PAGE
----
To improve forecasting earthquakes, NJIT mathematician studies grains

December 22, 2008

A new and better way to predict earthquakes and avalanches may soon be available to forecasters thanks to mathematical research underway at NJIT. Using mathematical modeling, researchers are investigating how forces and pressures propagate through granular materials.

"Computational Homology, Jamming and Force Chains in Dense Granular Flows," a four-year, $378,603 National Science Foundation grant has been awarded to Louis Kondic, associate professor of mathematical sciences at NJIT. Kondic will study how the physical properties of granular materials, like sand or salt, can lead to jamming, large force fluctuations and ultimately how they can pressure a building to topple. Both earthquakes and avalanches involve similar materials and reactions.

"The mystery is to learn how forces and pressure propagate or move through grains," said Kondic. "We know the answer for liquids, but for granular materials, we do not. As a result, it is difficult to build efficient devices for dealing with them. Silos can collapse due to non-uniform pressures on their walls. Salt, sand or coal often jams when flowing out of hoppers. But why they behave like this remains unknown."

2006, Kondic was the co-author of "On Velocity Profiles and Stresses in Sheared and Vibrated Granular Systems Under Variable Gravity" which appeared in Physics of Fluids. Other articles by him investigating similar research have appeared in Applied Mathematics and Mechanics (2008), SIAM News (2007) and Physics Review E (2005). To view Louis Kondic's bio, please visit this link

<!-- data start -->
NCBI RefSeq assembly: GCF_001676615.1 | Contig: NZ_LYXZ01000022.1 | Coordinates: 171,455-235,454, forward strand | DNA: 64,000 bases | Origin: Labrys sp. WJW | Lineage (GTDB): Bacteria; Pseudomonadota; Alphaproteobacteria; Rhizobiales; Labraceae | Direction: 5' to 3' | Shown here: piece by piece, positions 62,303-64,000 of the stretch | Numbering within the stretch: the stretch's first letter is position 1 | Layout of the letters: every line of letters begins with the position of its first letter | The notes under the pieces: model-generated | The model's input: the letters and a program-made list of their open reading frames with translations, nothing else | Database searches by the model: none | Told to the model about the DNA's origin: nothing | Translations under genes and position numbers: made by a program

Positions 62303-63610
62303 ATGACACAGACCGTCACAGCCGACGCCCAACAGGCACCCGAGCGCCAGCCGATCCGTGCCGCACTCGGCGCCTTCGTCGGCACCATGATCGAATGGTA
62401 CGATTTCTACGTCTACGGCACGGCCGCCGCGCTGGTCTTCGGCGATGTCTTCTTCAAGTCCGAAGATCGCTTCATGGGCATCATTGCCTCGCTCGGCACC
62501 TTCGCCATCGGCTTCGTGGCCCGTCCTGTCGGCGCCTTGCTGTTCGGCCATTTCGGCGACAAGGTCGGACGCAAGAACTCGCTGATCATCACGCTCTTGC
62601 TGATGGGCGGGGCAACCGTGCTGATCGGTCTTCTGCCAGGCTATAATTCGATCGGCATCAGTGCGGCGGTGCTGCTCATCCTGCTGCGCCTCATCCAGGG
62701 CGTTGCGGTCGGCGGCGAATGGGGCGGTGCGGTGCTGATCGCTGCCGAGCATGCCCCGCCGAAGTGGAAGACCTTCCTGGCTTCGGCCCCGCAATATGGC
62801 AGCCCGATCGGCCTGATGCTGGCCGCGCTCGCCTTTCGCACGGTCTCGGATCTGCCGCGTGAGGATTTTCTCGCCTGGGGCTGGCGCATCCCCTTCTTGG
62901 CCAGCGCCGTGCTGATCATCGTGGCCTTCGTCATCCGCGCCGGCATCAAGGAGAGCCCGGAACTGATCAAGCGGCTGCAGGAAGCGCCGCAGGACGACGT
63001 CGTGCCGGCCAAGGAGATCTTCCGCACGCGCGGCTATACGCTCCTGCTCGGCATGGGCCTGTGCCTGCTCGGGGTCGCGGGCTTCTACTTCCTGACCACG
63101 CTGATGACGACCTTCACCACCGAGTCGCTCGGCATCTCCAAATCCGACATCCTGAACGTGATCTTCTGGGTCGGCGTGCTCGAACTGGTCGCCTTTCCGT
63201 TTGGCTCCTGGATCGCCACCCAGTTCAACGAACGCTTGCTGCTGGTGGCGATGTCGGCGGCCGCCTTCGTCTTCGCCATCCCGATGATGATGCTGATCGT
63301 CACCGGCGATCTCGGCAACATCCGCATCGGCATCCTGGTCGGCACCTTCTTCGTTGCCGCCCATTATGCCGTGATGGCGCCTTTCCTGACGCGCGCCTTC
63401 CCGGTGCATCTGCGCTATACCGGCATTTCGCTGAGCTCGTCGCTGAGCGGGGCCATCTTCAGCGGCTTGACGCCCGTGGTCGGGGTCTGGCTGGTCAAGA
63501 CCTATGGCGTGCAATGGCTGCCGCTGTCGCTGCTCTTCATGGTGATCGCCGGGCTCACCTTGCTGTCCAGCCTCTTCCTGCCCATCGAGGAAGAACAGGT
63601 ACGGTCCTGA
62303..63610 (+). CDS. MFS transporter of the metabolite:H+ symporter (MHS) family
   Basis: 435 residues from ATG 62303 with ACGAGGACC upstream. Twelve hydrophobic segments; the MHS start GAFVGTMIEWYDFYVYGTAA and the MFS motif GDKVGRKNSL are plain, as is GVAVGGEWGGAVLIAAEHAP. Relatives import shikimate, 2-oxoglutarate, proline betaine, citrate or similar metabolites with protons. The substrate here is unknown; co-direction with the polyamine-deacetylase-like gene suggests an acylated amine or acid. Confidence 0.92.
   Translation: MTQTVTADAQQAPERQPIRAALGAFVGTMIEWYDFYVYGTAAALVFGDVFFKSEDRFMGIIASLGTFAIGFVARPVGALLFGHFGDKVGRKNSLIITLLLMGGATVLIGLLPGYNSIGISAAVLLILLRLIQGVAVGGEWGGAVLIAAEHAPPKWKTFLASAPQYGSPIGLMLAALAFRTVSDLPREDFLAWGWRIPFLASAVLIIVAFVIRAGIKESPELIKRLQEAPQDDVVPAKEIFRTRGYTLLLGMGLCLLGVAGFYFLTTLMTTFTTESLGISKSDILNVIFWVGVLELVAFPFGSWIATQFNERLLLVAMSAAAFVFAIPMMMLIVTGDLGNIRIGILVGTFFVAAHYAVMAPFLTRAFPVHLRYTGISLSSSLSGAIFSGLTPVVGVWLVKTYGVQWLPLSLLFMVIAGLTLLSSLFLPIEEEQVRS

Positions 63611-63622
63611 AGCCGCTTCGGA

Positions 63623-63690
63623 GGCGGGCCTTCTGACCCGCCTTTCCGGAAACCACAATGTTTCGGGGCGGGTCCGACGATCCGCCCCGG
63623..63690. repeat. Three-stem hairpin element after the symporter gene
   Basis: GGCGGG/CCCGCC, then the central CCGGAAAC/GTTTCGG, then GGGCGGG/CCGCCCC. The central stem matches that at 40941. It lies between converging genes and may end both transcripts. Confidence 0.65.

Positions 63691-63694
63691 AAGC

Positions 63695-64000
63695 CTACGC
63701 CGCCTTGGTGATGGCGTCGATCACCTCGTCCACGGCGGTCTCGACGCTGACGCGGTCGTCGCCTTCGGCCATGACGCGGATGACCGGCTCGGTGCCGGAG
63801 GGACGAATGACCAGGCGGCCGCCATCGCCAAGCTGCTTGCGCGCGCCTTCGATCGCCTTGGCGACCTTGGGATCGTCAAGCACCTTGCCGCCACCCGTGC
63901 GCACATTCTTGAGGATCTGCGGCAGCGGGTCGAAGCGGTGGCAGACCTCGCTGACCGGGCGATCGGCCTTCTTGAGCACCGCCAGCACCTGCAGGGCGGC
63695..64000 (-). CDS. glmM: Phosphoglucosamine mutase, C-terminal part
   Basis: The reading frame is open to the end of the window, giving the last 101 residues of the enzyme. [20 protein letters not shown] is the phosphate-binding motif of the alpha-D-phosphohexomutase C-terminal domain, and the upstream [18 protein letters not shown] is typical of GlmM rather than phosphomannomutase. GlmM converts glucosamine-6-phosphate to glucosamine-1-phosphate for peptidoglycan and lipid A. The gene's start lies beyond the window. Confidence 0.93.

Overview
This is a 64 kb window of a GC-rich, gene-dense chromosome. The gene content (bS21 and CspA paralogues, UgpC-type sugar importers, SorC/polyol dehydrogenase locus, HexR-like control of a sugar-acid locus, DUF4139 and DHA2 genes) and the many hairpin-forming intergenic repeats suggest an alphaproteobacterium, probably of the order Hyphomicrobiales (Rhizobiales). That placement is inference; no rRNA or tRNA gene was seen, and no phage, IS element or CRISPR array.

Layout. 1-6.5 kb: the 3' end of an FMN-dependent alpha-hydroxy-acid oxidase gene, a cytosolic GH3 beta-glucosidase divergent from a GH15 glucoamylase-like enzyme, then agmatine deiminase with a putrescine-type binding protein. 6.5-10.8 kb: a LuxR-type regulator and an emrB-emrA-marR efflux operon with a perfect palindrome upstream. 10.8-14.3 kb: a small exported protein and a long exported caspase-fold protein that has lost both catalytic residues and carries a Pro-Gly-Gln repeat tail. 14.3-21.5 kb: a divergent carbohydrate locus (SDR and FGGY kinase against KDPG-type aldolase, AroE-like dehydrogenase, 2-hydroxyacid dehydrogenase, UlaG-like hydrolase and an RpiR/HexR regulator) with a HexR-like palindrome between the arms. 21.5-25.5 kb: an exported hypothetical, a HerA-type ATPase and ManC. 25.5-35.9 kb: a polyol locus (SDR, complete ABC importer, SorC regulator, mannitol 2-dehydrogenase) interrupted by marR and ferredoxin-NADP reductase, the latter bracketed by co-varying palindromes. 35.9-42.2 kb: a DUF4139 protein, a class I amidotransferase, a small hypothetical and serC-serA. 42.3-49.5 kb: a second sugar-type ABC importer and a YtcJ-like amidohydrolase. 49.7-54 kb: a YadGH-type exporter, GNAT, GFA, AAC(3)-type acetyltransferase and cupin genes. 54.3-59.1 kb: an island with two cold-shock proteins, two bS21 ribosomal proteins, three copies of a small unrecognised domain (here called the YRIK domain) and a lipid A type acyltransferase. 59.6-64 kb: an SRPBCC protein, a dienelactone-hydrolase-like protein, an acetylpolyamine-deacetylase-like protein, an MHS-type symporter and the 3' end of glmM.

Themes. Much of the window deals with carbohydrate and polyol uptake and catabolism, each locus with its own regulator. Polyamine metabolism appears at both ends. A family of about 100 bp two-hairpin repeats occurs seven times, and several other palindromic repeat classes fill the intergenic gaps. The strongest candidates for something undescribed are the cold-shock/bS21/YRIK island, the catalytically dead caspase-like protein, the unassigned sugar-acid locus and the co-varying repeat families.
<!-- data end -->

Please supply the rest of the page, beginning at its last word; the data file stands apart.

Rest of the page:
(ATTENTION EDITORS: To receive copies of the articles or to interview Kondic, call Sheryl Weinstein, 973-596-3436.)

The current project centers on so-called force chains, which are crucial for understanding granular systems. The attached figure shows computer simulations of heterogeneous, ramified structures (colored yellow). "Similar forces do not propagate uniformly, but instead form chain-like structures," said Kondic. "We will propose new mathematical methods for quantifying these structures. The algorithms will account for the geometrical properties of the forces. Such a generalized model that describes the properties of these features does not exist."

According to Kondic, the research applies to earthquakes and avalanches because when tectonic plates move, they can cause an earthquake. Where the points of these plates meet, the material will typically be in a granular form. Researchers now believe that a better understanding of the forces that exist in this granular state can lead to new methods for predicting when and where earthquakes and/or avalanches will occur.

This project will employ a highly interdisciplinary approach that integrates new geometrical techniques, modeling, and experiments. It will address fundamental questions concerning the physical properties of granular media and other jammed materials such as glasses, foams, and colloids.

Although the existence of force chains has been known for decades, a quantitative understanding of their role in physical processes has proved to be elusive because previous studies have been unable to devise an unbiased and general definition for them. Precise identification and characterization of force chains and the response of jammed materials to applied forces will likely have a transformative impact in many arenas.

The NJIT study is part of a larger NSF project involving Robert P. Behringer, professor of physics, Duke University; Konstantin Mischaikow, professor, department of mathematics, Rutgers University-New Brunswick; Corey O'Hern, associate professor, departments of mechanical engineering and physics, Yale University.